The Recipe for Success: How to Prevent a Food Security Disaster

As an operator, one of our biggest fears or cause for panic is the arrival of the local health inspector. Why that ? Most restaurant workers I speak to tell me that they are unrealistic in their demands and that what they expect is impossible to achieve.

My first answer is: Why?

I get all the standard answers — I have too much to do, I haven’t been trained, I don’t have the tools, they don’t understand how hard it is to run a restaurant, I lack the personal, the boss won’t solve anything. Maybe my favorite is “no matter how high we score, people will come because they love us”.

I listen, then remind them that one of the top priorities of a health inspector is to keep people from getting sick. I recount an experience I had with a local restaurant where someone “had the sniffles” and was allowed to work because they were short of staff that day (the manager’s words when I spoke to him) . I paid my check and left immediately. Shortly after, I caught the flu, which turned into pneumonia. I was hospitalized for 5 days; my whole life came to an abrupt end.

It was an event in my life that could have been avoided if the manager had taken his responsibility to the public more seriously.

There are very basic things that we can focus on throughout our shift to reduce the anxiety felt by our team, and therefore improve our standards according to health codes. They are:


  1. Is food stored in appropriate containers and protected from contamination?
  2. Are hazardous substances clearly labeled (such as cleaning chemicals) and stored separately from food products and utensils/small food items?
  3. Are perishable cold foods stored in proper refrigerators below 41 degrees Fahrenheit?
  4. Are equipment and food contact surfaces clean, smooth and in good condition?
  5. Do all fridges and freezers have calibrated and working thermometers?
  6. Are all products stored at least 6 inches off the ground?


  1. Are all hands clean, hats and uniforms clean?
  2. Are all sinks stocked with soap and paper towels?
  3. Do food handlers wash their hands up to the elbows for at least 20 seconds with soap and warm water before starting or continuing their shift, touching a foreign object (cash on the phone), going to the bathroom, smoking or at any other time during a shift?
  4. Do employees refrain from eating, drinking or smoking in food production areas?
  5. Are all foods handled in a safe and hygienic manner by wearing disposable gloves or using other protective barriers (wax paper, tongs, etc.)?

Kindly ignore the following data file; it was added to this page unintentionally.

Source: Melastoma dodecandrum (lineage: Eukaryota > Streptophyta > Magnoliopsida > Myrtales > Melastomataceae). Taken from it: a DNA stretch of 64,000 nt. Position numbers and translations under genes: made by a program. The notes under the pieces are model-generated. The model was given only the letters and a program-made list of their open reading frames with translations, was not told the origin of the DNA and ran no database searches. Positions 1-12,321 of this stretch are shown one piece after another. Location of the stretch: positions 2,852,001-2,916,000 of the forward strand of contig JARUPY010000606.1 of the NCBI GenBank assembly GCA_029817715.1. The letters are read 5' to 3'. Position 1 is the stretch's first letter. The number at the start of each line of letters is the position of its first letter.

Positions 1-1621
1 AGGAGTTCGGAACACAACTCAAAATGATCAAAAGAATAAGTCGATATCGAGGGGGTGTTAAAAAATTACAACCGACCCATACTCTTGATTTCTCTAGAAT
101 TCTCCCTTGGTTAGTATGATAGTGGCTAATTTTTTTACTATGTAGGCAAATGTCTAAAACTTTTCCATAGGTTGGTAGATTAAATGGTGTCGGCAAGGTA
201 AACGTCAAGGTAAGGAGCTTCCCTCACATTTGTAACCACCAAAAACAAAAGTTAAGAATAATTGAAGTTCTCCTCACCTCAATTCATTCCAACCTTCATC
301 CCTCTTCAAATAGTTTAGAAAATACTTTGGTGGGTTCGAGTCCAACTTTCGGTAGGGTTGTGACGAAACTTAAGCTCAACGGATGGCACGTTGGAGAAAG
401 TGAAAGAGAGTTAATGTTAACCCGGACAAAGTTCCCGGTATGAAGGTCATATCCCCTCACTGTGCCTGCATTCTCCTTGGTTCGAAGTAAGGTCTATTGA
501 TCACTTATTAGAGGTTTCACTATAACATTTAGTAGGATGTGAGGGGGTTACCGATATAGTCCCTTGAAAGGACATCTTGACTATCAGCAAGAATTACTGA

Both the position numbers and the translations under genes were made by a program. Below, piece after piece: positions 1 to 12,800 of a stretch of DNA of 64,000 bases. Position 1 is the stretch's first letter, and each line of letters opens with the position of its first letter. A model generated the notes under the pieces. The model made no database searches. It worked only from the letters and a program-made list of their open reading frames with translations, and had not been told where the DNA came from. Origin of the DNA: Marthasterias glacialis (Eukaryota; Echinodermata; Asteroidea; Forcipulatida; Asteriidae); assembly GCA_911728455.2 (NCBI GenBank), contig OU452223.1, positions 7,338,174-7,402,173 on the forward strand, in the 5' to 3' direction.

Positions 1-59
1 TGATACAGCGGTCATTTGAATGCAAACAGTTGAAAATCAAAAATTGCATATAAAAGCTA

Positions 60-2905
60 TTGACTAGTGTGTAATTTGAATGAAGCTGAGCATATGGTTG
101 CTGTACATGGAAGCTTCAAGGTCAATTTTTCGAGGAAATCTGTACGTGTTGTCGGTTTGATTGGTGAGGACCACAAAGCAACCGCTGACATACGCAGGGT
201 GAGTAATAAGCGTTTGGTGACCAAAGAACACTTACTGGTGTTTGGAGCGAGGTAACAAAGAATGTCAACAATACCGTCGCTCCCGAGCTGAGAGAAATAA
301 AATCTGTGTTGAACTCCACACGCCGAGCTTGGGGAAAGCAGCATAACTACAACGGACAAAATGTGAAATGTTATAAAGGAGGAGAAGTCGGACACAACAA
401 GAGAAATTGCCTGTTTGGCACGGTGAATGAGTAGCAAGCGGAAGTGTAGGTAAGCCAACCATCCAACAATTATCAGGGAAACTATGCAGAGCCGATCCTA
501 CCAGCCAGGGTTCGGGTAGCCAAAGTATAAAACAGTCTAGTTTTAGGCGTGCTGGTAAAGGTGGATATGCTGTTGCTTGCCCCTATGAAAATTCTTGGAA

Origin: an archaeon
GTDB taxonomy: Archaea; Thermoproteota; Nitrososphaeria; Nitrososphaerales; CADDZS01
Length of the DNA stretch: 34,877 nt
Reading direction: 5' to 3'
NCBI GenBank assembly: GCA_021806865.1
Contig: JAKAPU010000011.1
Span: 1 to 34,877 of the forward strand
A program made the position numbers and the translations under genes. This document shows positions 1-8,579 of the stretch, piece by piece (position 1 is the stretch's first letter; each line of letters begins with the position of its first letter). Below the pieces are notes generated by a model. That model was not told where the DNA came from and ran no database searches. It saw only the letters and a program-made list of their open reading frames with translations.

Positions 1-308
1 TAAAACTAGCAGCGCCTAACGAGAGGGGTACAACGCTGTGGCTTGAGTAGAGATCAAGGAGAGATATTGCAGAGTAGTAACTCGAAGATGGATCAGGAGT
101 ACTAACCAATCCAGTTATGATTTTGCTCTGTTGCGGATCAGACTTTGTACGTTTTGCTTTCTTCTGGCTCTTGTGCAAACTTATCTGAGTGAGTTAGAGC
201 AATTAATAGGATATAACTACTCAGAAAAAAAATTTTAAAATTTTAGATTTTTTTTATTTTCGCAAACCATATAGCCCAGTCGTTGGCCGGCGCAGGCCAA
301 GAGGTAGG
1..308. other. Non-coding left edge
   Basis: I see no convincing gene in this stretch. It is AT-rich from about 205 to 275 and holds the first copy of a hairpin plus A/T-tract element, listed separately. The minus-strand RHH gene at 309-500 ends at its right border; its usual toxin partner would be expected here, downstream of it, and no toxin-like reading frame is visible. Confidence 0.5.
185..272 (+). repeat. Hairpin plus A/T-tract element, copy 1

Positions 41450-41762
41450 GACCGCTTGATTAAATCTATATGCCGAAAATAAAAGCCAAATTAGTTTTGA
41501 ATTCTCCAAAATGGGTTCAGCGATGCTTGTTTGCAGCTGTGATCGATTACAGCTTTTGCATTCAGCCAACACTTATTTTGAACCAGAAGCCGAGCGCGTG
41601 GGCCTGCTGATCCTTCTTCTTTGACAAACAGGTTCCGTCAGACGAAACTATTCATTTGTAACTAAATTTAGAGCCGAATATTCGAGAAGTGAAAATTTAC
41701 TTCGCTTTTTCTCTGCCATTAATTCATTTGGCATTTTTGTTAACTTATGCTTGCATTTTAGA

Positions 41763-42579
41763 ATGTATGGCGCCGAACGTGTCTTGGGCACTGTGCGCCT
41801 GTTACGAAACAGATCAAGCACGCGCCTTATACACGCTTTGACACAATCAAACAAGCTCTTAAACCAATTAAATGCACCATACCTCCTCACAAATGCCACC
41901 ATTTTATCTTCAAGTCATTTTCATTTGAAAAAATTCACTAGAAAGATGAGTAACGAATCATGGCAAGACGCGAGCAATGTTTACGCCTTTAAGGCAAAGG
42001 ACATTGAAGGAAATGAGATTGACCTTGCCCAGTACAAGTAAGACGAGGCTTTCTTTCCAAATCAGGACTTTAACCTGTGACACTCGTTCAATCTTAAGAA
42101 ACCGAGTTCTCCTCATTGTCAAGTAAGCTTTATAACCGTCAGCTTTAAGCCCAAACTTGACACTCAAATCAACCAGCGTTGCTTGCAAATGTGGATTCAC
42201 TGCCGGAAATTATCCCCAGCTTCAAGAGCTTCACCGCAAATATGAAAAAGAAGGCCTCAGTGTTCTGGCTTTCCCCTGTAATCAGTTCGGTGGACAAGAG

1. Is there a red sanitizer bucket at each station with a towel fully submerged in the sanitizer solution?
  2. Are equipment and small items of sanitary design and in good working order?
  3. Are test strips available?
  4. Is the three-compartment sink clean, installed correctly, and used only for washing utensils, small dishes, and pieces of equipment and never used for cleaning or food production?
  5. Is clean linen stored properly and separated from dirty and used linen?
  6. Are serving utensils stored either in food items with handles extended (if applicable) or stored properly in the designated space in the kitchen?
  7. Are single-serving utensils and containers used only once and disposed of correctly?
  8. Is there an adequate supply of hot water available?
  9. Are the appropriate cleaning products available and used?

This, of course, is just a taste of what inspectors are looking for. We know that though, don’t we? We also know deep down that these inspectors aren’t really trying to give us a hard time or be difficult. We insist on it because our business is one of instant gratification. Every person who walks into our restaurant wants something now. We are pulled in so many directions. For this reason, we focus on the customer experience. After all, they are the reason we are in business and why we stay in business. We must at least meet their expectations, but focus the training on exceeding their expectations.

The way to minimize the fear of inspection is to inspire confidence. As far as the health department is concerned, the best defense is to have as many people trained in sanitation as possible. According to the health code, we are required to have one person on each shift certified as a QFO (Qualified Food Operator). If we can surround this QFO with a team of educated people, health inspections become less intimidating, less frightening. You have a team all working towards a common goal, to protect people from harmful bacteria.


Mark Moeller is founder and president of The Recipe of Success, a national restaurant consulting firm. For more information, visit

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